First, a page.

This work is a continuation of Sciascia’s abiding interest in the materiality, the production and the metaphorical language of light. The representation of light has a long lineage in Western art history: in a break with the use of light as an analogy for divine grace in the Midde Ages, the archetypal Renaissance man, Leonardo da Vinci, is credited as being the first artist – and scientist – to analyze the optical properties of light and to depict its effects empirically. The dramatic dimensions of the technique known as chiaroscuro, which used the contrasts of light and shadow to create powerful psychological and atmospheric affects on the canvas, would flower in the work of Caravaggio, and, following him, during the Baroque era. Following that, the explorations of light’s effects took new modes of realism during the Enlightenment, and, later in the nineteenth century, in the tableaux of the Impressionists, which foregrounded the optical subjectivities of light. Clorofilliana takes as it chief motif the use of light, albeit without the inclusion of light itself. Here, the depiction of biological life – both fauna (a leaf insect) and flora (the plant it mimics and feeds on) – allude to the fact that light, through the process of photosynthesis, is the ultimate source of existence.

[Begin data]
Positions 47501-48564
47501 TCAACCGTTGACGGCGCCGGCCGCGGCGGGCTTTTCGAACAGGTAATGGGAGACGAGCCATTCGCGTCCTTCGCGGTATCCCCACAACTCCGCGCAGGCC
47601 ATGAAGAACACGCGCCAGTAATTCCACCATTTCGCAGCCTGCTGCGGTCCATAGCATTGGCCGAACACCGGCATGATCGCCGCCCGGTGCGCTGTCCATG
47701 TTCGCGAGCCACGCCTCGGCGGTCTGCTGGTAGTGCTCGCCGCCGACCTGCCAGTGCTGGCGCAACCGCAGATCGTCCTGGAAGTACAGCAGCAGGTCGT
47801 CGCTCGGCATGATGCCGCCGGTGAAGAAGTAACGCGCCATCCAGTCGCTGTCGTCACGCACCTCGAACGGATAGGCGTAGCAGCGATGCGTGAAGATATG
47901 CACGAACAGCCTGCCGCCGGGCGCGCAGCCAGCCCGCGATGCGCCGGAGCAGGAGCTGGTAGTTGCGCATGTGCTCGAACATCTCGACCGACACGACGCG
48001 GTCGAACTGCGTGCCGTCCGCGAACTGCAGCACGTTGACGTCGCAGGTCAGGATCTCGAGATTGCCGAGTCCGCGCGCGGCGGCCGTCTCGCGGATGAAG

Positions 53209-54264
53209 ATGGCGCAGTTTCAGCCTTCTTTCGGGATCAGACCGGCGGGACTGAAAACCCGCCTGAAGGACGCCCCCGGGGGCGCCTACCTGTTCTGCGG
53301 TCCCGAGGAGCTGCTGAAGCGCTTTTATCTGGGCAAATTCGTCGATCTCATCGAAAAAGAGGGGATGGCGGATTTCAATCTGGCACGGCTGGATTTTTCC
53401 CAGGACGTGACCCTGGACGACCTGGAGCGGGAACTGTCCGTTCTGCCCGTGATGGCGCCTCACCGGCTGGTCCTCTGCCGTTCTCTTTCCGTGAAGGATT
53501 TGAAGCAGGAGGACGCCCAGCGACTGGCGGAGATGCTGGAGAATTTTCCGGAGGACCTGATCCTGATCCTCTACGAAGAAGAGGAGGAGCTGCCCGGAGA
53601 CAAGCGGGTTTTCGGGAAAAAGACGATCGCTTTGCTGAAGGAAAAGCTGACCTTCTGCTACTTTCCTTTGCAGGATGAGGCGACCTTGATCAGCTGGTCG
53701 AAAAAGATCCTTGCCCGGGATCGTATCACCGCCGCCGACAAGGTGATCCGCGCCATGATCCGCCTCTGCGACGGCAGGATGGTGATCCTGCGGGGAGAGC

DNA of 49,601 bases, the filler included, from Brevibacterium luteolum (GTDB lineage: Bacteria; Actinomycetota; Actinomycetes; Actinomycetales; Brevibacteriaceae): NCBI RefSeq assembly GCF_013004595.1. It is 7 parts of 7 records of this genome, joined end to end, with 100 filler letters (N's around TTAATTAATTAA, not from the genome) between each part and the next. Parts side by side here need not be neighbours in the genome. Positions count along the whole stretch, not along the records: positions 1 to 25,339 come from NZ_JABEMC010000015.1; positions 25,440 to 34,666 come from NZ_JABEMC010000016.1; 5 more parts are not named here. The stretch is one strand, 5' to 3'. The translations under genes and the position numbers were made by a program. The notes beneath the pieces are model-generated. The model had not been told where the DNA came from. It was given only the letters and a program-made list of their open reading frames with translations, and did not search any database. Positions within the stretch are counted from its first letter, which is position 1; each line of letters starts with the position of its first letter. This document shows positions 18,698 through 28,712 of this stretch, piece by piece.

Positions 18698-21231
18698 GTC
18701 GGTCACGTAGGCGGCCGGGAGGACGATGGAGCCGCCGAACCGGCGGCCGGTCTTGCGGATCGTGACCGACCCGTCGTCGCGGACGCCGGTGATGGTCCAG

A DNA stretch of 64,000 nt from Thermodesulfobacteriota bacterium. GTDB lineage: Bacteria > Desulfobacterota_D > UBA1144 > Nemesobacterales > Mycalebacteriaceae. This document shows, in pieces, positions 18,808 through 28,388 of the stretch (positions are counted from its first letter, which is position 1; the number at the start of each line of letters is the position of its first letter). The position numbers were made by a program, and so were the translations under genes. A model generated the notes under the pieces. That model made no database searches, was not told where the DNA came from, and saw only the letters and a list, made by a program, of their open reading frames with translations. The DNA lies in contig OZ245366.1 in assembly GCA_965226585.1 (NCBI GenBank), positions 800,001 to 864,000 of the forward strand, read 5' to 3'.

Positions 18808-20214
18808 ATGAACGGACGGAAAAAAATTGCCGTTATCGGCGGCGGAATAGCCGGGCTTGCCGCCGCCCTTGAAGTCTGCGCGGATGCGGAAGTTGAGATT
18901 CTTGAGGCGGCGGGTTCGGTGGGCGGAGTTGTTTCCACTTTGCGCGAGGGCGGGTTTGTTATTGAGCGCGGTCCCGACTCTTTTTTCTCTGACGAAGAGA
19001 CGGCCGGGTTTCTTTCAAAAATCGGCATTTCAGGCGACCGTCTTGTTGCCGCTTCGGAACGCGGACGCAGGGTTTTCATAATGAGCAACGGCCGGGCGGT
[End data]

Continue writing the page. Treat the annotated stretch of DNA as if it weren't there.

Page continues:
Filippo Sciascia (b. 1972, Italy) is an Italian artist based in Bali, Indonesia. He studied art at the Institute of Art, Nordio, Trieste and Fine Arts Academy, Florence, in Italy. His most recent exhibition with Yeo Workshop was GODSPEED in 2019.
He has had solo exhibitions in various venues in Italy, USA and Southeast Asia such as Sarang I, Yogyakarta, Indoneisa (2016); National Archaeological Museum of Naples, Italy (2013), Museum Castel Dell’ Ovo, Naples (2012); Langgeng Art Foundation, Yogyakarta (2011); 54th Exposition Venice Biennale (2011); National University of Singapore Museum (2010); Galleria Poggiali Firenze in Pietrasanta and Milan (2010); Valentine Willie Fine Art, Kuala Lumpur (2009).
Over many years, Sciascia has explored the pictorial tensions between painting and imaging technology of the new era, challenging the art of painting as a practice. Choosing photographic imagery to re-depict on canvas, Sciascia captures the transitional process from one medium to another in an amalgamation of pixels, lines and forms.
The emphasis on the process in his work rather than on the object demands a profound understanding of the character and history of each media. Sciascia demonstrates this knowledge through his consistent and loyal struggle with the challenges of representation and reality.
Gesso, oil on canvas
44cm (H) x 57cm (W)